pay-interest method . In commonly-known object-oriented
data models attributes and associations are not defined with the class specification itself . Instead, class properties are first-class primitive themselves .
One approach for implementing objects is to have a class, which defines the implementation for multiple objects. A class defines what types the objects will implement, how to perform the behavior required for the interface and how to remember state information. Each object will then only need to remember its individual state. Although using classes is by far the most common object approach, it is not the only approach (using prototypes is another approach) and is really peripheral to the core concepts of object-oriented modeling .
Fig. 1 Example of banking system object oriented model
Unified Modeling Languages (UML) is well known and widely used object modeling that consist of concepts /entitypes/classes in a specification hierarchy, the description of concepts by attributes which have range and relationship between concepts. UML defines several types of diagram that can be used to model the static and dynamic behaviors of a system. A UML object diagram does not define a standard set of primitive types for attributes and operation declarations; however, Object Constraint Languages (OCL) does and it is proposed that these be used for ontology modeling with UML Model an ontology as a static model consisting of a class diagram to depict the classes in the domain and their relationships, an object diagram to show particular named instances of those classes.
Conceptual (or Ontology) modeling deals with the question on how to describe in a declarative and abstract way the domain information of an application, its relevant vocabulary, and how to constrain the use of the data. Modeling languages like UML and Object Data Management Group (ODMG) have been developed for object oriented models in software engineering. Common to all of these newer models is the arrangement of concepts/entitytypes/classes in a specialization hierarchy, the description of concepts by attributes which have ranges and relationships between concepts. Concepts, relationshiptypes and attributes abstract from concrete objects or values and thus describe the schema (the ontology). On the other hand concrete objects populate the concepts, concrete values instantiate the attributes of these objects and concrete relations instantiate relationships .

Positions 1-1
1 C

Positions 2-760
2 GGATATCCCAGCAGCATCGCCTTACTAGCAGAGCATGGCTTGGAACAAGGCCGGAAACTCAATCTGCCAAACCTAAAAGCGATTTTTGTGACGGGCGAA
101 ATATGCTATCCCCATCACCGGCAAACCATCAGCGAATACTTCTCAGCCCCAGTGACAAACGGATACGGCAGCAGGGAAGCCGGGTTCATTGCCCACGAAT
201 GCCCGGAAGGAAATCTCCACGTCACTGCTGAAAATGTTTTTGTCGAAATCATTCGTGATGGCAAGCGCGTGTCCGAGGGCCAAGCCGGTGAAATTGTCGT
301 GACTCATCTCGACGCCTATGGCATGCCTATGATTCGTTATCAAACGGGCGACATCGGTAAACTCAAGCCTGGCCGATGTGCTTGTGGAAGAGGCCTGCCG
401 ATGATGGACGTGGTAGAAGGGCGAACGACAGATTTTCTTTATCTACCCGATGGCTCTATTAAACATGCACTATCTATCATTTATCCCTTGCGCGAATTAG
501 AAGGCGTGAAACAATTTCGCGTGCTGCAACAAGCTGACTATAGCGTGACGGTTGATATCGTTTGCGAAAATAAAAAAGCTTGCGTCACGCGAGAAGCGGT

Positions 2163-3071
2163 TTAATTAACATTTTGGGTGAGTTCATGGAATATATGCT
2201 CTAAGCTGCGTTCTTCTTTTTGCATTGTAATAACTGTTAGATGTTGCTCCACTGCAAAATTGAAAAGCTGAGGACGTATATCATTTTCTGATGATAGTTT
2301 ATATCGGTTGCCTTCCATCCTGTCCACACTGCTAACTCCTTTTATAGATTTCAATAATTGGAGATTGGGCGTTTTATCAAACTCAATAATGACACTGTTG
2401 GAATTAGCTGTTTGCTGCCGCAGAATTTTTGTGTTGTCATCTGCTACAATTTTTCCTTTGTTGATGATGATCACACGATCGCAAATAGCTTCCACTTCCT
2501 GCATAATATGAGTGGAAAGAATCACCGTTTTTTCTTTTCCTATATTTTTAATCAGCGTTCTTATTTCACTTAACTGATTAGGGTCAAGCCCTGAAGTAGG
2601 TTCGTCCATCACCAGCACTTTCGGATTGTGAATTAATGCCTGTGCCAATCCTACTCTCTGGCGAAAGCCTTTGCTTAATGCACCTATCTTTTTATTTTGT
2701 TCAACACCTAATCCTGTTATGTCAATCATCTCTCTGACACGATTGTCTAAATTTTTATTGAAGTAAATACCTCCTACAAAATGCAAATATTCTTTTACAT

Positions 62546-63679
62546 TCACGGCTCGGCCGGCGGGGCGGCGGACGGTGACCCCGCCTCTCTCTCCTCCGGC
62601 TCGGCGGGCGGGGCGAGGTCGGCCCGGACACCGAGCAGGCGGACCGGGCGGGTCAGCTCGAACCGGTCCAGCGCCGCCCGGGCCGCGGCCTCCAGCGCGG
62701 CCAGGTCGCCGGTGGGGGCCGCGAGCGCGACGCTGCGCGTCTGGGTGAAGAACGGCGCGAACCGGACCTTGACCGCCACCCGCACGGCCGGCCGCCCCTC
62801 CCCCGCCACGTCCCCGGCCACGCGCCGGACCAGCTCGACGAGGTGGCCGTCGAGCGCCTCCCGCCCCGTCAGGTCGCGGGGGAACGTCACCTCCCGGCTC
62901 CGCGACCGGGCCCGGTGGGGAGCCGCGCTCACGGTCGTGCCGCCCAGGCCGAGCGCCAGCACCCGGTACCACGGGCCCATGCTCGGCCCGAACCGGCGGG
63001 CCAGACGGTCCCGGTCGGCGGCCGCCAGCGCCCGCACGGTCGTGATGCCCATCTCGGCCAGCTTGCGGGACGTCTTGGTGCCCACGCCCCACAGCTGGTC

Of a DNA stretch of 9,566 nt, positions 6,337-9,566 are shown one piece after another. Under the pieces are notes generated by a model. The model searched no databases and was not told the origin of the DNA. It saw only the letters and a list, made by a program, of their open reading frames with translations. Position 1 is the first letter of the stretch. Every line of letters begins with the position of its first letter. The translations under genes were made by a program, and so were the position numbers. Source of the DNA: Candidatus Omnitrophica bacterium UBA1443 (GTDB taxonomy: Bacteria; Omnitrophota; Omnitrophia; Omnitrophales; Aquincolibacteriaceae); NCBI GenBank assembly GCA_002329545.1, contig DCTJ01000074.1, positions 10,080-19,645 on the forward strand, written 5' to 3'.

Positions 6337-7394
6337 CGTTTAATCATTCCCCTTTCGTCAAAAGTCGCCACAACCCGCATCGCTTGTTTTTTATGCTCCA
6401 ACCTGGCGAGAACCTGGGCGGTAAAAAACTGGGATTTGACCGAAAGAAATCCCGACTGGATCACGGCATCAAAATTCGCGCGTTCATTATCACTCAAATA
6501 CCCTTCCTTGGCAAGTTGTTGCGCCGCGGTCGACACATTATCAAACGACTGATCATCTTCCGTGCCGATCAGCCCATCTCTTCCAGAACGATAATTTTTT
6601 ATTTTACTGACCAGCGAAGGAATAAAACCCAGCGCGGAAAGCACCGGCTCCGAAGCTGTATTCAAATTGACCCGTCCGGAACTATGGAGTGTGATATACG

B. Ontologies Modeling:
Ontology is a formal explicit description of concepts in a domain of discourse (classes/concepts). Slots/properties/roles
attributes of the concept. And facets/role restrictions means restrictions on slots. An ontology together with a set of individual instances of classes constitutes a knowledge base. In reality, there is a fine line where the ontology ends and the knowledge base begins.
Classes are the focus of most ontologies. Classes describe concepts in the domain . For example, a class of banking
accounts represents all accounts. Specific accounts are
instances of this class. The your own account (e.g. Waralak account) is an instance of the class of accounts. A class can have subclasses that represent concepts that are more specific than the superclass. For example, we can divide the class of all accounts into saving accounts, and checking accounts.
Slots describe properties of classes and instances: Saving Account has a specific requirement; it is opened by the bank branch. We have slots describing the account in this example: the slot branch with the value New York Fifth Avenue branch. At the class level, we can say that instances of the class
Account will have slots describing their account number,
name, address, the branch of the account and so on.
All instances of the class account, and its subclass Saving, have a slot branch the value of which is an instance of the class Branch. All instances of the class Branch have a slot